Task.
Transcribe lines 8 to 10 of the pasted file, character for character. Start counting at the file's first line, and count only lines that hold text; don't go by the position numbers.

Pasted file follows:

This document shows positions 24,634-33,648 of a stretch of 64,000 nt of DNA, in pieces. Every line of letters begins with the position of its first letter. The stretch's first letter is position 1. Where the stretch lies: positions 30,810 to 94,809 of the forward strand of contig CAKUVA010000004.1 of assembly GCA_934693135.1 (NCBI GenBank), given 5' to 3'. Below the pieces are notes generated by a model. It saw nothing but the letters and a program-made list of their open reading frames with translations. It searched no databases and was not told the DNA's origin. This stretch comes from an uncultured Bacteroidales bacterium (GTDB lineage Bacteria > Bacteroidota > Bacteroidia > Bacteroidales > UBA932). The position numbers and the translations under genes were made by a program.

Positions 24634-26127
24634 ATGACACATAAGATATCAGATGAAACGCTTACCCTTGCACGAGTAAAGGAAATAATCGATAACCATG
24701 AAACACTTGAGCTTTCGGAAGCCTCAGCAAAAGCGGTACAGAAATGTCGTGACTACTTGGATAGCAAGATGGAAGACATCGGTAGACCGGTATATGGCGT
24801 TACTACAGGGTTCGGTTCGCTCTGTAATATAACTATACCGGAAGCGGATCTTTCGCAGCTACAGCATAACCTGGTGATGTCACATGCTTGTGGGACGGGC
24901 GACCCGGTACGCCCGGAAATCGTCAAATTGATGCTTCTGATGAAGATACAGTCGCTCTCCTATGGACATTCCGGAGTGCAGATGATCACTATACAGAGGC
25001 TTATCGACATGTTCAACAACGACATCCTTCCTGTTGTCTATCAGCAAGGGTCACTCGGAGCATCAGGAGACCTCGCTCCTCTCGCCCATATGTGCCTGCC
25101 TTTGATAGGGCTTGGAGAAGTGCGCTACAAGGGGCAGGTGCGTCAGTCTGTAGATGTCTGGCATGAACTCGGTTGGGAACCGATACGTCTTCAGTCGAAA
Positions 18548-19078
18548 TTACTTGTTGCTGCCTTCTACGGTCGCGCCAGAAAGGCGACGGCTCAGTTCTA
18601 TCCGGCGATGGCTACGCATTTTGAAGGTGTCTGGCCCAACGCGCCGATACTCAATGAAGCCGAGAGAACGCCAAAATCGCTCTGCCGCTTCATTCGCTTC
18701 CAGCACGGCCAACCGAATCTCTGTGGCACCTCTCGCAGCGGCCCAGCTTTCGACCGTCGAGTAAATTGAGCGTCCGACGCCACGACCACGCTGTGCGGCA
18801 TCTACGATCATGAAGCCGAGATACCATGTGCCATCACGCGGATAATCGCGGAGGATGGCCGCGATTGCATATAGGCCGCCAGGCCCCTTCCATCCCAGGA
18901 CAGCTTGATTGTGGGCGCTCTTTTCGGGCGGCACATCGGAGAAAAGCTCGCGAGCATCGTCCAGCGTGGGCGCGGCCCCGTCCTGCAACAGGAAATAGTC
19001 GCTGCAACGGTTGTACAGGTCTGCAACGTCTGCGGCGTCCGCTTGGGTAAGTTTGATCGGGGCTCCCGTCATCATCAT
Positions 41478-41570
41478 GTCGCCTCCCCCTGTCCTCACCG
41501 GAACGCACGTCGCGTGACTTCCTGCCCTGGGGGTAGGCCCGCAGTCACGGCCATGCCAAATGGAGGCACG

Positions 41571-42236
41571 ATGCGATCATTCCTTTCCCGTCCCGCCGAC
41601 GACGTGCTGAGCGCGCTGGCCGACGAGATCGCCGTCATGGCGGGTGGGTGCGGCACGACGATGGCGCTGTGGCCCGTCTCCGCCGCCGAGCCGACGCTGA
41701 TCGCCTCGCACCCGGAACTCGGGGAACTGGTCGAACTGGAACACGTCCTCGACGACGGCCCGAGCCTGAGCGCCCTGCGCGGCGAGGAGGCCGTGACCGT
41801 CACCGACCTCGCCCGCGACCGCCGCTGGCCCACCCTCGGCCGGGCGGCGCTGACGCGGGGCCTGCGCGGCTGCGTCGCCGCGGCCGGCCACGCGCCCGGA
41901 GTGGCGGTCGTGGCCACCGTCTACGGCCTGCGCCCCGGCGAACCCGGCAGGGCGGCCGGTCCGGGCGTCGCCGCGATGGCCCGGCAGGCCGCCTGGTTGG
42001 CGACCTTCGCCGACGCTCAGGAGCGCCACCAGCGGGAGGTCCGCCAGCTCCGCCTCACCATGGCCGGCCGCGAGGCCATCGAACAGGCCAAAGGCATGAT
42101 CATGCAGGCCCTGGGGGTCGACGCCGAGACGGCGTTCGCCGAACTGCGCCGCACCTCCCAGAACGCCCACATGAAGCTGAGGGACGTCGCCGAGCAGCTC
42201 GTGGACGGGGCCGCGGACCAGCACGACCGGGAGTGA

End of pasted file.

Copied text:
25101 TTTGATAGGGCTTGGAGAAGTGCGCTACAAGGGGCAGGTGCGTCAGTCTGTAGATGTCTGGCATGAACTCGGTTGGGAACCGATACGTCTTCAGTCGAAA
Positions 18548-19078
18548 TTACTTGTTGCTGCCTTCTACGGTCGCGCCAGAAAGGCGACGGCTCAGTTCTA